As we have been reminded this week, space travel is still a very hazardous Endeavour. In the history of NASA, 17 men and women, including the crew of Columbia have died in pursuit of the stars.
Nearly 33 years ago, three other men found themselves fighting for their lives while trying to return home to earth. One of those men was in East Texas Wednesday sharing his memories and the nation's grief.
Fred Haise came to Tyler as part of TJC's Enrichment Speaker Series. The event was originally scheduled to be in the Apache Rooms, but was moved to Wise Auditorium because of the increased interest after this weekend's Shuttle accident.
It started with a moment of silence for the crew of Columbia, then turned to a standing ovation for a survivor of NASA's Finest Hour. Fred Haise was the Lunar Module Pilot of Apollo 13. His mission to the moon became a struggle for survival when an oxygen tank exploded.
"We had a potential catastrophic happening. But, we were in a stable environment and could extend our time using the alternate vehicle, the Lunar Module to buy time to work problems."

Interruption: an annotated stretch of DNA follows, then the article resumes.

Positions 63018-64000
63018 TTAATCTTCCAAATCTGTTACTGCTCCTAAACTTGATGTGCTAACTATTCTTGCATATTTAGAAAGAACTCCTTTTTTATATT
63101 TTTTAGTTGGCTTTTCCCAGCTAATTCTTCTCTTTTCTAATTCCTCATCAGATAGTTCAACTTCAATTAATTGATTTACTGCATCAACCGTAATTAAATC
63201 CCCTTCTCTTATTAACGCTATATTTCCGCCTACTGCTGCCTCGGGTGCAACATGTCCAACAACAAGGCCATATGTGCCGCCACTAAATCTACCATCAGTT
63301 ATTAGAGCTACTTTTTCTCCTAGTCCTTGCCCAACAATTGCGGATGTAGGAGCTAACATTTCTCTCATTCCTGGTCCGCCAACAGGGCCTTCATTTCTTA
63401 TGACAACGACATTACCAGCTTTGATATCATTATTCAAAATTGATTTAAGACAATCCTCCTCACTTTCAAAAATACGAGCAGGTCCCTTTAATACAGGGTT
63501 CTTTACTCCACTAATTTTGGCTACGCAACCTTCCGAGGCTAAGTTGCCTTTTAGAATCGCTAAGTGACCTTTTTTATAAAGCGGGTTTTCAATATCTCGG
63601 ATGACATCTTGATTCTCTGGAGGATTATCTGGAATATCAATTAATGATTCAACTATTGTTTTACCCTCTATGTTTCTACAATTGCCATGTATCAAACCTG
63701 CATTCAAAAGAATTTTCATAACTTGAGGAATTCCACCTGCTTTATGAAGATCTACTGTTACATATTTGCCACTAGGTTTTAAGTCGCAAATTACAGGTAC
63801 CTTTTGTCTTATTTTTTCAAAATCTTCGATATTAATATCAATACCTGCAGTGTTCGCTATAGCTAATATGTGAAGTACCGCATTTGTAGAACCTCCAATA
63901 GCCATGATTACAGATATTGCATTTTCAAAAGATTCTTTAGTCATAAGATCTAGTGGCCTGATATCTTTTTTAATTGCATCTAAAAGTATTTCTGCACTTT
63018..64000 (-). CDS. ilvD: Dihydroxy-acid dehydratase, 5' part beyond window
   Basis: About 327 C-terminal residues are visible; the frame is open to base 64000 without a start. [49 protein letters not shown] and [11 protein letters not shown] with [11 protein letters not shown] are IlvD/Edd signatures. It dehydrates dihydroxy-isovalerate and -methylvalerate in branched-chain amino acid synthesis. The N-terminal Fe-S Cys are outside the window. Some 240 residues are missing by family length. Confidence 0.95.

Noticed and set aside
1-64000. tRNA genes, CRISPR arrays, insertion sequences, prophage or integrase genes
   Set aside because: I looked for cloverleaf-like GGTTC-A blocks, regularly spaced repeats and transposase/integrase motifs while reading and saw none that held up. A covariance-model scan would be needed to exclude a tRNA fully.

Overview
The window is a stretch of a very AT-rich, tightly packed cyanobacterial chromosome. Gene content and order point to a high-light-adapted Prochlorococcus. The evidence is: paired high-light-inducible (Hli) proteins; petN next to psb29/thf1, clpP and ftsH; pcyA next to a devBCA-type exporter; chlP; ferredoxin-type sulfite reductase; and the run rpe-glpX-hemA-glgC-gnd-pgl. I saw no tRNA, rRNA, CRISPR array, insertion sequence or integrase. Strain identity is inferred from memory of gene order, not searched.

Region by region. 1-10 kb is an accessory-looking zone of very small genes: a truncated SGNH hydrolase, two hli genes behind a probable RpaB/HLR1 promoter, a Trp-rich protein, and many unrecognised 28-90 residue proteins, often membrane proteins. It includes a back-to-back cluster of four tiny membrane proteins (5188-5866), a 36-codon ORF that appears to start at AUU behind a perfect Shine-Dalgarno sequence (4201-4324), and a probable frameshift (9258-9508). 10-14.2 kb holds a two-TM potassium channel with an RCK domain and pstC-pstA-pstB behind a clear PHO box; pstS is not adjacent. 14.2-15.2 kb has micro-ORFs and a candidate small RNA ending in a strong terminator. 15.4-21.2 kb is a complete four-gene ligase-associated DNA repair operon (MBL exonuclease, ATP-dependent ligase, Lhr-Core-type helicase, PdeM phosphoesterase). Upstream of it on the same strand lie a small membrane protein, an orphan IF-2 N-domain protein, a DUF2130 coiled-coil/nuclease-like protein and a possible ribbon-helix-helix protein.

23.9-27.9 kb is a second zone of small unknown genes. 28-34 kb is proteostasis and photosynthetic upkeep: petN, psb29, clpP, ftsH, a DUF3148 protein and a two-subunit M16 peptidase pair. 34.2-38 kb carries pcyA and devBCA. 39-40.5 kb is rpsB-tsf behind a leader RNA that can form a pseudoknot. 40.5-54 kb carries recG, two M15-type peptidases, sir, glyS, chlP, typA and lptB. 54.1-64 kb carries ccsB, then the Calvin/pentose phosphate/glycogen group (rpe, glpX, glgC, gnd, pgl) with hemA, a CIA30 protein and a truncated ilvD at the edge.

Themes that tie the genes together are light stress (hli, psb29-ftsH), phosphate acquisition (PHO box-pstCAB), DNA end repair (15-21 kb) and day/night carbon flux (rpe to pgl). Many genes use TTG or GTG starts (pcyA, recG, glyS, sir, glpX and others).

For four days, Haise and his crew mates, Jim Lovell and Jack Swigert survived by using the Lunar Module as a lifeboat. Haise says the crew of Columbia didn't have that luxury of time to solve problems during reentry. And as the first ever pilot of the Space Shuttle Enterprise, he's also aware of the limits of NASA's orbiter.
"The Enterprise had no engines, so it was a glider just as the current shuttle is."
Haise says the shuttle's tiles are very different from the heat shield used during Apollo. But, there were concerns the shield on his capsule had been damaged before reentry. He tried not to dwell on the dangers at the time.
"What's your choice? Are you going to not enter? That's another thing when people talk about the Columbia flight that they might have stayed on orbit. Even if they had known the damage, with the choices they had, they would have tried to enter"